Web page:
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Seroprevalence and Correlates of Herpes Simplex Virus Type 2 Infection in Five Sexually Transmitted-Disease Clinics

January 9, 2003

Herpes simplex virus type 2 (HSV-2) is the main cause of genital herpes and a leading cause of genital ulcer disease throughout the world. Furthermore, there is mounting evidence that HSV-2 facilitates the transmission of HIV. In high-risk settings such as STD clinics, where patients are more likely than the general population to be at risk of both HSV-2 and HIV infection, HSV-2 prevalence data is less than complete.

Project RESPECT was a large randomized controlled trial conducted from July 1993 to September 1996 to determine the seroprevalence and correlates of herpes simplex virus type 2 (HSV-2) in a geographically dispersed population of US STD clinic patients at public clinics in Baltimore, Denver, Long Beach, Newark and San Francisco. All English-speaking patients age 14 and older who came for STD examination and had vaginal intercourse in the preceding three months were asked to participate. Men who identified themselves as homosexual or who had a male sex partner during the preceding 12 months were excluded from the study, as were patients found to be HIV-positive at enrollment. Participants and those who refused were similar in age, racial or ethnic background, and education level, although, compared with those who refused, participants were more likely to be women, to have had an STD at enrollment, and to have been previously tested for HIV.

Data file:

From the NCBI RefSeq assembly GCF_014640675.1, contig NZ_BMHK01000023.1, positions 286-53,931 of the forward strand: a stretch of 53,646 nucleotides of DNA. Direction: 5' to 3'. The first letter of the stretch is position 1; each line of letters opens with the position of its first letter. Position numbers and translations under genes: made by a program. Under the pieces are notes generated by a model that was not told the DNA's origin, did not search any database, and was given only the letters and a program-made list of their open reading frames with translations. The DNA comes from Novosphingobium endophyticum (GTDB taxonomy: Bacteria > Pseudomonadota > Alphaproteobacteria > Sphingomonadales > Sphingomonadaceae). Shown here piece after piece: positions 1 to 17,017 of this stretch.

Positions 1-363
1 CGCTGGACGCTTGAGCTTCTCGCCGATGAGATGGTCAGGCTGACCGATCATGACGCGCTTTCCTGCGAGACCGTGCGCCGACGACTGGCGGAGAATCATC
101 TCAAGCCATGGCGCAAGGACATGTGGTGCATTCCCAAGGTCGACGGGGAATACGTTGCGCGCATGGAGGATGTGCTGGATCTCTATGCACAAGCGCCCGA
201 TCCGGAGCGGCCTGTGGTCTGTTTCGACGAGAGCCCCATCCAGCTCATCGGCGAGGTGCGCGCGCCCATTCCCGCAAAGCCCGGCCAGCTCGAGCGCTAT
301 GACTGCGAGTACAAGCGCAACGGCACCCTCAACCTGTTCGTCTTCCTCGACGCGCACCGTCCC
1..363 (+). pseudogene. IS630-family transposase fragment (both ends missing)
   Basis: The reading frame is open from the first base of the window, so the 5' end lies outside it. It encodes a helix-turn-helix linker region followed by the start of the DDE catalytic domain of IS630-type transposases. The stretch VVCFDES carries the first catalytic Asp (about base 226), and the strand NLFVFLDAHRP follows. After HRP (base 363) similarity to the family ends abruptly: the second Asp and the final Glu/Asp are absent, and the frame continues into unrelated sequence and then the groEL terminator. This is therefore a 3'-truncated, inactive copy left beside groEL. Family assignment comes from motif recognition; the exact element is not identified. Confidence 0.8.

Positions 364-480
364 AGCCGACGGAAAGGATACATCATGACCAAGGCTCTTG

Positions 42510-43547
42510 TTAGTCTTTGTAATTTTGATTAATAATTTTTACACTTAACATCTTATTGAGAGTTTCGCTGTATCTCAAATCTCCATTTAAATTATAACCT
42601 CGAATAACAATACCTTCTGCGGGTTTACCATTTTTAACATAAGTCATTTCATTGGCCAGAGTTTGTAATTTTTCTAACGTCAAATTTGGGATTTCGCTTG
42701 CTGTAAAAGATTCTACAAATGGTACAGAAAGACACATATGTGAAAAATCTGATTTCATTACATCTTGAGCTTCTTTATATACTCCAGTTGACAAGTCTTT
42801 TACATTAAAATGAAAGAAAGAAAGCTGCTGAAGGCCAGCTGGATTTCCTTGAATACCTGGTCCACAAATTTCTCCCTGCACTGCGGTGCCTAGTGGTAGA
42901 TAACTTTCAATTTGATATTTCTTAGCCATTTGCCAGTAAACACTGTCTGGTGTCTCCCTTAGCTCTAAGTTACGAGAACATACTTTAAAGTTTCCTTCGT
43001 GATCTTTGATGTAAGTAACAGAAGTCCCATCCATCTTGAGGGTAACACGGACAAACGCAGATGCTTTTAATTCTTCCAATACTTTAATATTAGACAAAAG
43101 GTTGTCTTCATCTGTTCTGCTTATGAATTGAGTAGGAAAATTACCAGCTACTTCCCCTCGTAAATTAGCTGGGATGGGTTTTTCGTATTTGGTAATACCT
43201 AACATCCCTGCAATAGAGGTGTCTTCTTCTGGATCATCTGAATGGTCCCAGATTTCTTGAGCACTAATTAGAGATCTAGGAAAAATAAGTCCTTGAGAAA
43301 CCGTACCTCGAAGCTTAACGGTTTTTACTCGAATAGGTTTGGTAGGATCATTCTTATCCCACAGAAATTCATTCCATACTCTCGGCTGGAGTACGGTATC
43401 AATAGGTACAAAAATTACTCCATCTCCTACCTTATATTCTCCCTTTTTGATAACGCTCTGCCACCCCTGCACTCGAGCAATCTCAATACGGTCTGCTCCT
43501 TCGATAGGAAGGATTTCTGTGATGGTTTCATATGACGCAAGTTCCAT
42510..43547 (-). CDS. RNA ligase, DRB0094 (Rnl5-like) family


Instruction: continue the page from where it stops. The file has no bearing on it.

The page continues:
Of 4,128 total participants, 2,348 (56.9 percent) were male and 1,780 (43.1 percent) were female. The study population was 60.7 percent black, 20.6 percent white, 11.3 percent Hispanic, and 7.4 percent other racial or ethnic group. Median age was 25 years (range 14-76 years). Study participants were predominantly low income, and fewer than one-third of respondents had an education beyond high school. All had had at least one sex partner; median number of lifetime sex partners was 10 for women and 20 for men. Median age at first sexual intercourse was 15 years. Almost two-thirds (62.7 percent) of subjects reported prior treatment for at least one STD, with gonorrhea being the most commonly reported past STD.

Overall, 1,686 (40.8 percent) of the 4,128 participants were positive for HSV-2 antibody. HSV-2 seroprevalence was higher among women (52 percent) than among men (32.4 percent). HSV-2 seroprevalence among blacks was 48.1 percent, significantly higher than that among whites (30.1 percent). HSV-2 seroprevalence in Hispanics and other racial or ethnic groups did not differ significantly from that in whites. Black females had the highest overall seroprevalence, 62.8 percent, whereas black males had a seroprevalence of 39 percent, with very little variation by study site, for either black women or black men. White females were 40.8 percent HSV-2 seropositive, whereas white males had the lowest overall seroprevalence, at 19.7 percent. HSV-2 seroprevalence increased with older age and with less education. "Seroprevalence was lowest in San Francisco (33.2 percent) and highest in Baltimore (50.1 percent), with differences largely attributable to the proportion of black participants at each study site," the researchers reported.